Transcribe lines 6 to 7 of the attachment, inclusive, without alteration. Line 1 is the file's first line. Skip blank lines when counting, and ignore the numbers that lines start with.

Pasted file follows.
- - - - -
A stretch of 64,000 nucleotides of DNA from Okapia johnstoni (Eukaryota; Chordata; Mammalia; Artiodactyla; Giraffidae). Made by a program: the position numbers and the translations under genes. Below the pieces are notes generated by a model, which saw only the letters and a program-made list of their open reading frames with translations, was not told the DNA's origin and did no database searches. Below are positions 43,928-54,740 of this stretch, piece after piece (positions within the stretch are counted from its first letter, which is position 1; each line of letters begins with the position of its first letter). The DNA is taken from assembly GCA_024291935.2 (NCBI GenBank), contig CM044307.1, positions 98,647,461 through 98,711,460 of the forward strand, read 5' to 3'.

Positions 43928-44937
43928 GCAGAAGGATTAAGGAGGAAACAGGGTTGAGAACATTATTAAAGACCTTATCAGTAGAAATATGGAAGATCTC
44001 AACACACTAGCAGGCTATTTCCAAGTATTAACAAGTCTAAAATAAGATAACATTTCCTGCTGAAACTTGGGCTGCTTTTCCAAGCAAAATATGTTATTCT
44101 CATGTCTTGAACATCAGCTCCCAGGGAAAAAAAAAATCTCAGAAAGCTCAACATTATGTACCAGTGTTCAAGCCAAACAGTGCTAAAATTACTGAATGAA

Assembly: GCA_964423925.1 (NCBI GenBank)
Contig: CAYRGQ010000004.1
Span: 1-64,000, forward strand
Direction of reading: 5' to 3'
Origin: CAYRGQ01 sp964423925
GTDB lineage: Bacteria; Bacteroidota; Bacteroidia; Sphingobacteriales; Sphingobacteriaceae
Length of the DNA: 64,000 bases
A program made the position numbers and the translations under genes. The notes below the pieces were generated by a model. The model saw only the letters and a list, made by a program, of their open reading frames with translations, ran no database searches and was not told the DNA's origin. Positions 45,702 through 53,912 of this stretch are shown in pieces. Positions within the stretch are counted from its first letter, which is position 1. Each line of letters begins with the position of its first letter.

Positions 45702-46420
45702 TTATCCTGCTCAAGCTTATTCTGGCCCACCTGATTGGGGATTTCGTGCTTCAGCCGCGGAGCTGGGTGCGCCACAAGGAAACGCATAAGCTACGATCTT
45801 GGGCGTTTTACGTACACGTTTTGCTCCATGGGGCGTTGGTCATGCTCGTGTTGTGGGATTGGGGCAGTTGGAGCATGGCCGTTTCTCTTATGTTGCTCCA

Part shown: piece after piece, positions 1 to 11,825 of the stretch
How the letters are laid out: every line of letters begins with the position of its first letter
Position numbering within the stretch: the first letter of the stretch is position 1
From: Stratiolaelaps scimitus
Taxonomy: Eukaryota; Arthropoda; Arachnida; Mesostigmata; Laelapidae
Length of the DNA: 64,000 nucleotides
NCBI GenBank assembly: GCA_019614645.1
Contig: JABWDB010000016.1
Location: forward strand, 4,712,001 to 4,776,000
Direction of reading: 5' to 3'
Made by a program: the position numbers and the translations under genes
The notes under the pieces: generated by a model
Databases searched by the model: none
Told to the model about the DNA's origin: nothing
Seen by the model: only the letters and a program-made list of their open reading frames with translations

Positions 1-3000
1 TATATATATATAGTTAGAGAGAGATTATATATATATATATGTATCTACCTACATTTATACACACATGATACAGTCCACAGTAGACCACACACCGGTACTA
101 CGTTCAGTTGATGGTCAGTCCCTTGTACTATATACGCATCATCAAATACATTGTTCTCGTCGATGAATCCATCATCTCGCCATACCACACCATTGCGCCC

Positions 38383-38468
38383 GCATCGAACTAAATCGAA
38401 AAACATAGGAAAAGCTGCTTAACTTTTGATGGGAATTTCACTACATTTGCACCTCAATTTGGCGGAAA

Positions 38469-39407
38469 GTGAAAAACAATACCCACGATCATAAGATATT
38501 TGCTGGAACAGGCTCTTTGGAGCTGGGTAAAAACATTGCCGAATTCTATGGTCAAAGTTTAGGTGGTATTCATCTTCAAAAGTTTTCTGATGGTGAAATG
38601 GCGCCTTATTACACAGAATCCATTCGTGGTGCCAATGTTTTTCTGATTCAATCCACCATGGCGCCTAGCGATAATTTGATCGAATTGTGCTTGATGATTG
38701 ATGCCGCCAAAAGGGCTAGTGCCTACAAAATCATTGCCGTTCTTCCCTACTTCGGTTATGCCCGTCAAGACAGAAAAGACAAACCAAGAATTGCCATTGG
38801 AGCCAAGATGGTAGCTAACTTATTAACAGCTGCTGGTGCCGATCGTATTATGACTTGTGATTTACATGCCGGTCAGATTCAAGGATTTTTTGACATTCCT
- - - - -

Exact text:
Assembly: GCA_964423925.1 (NCBI GenBank)
Contig: CAYRGQ010000004.1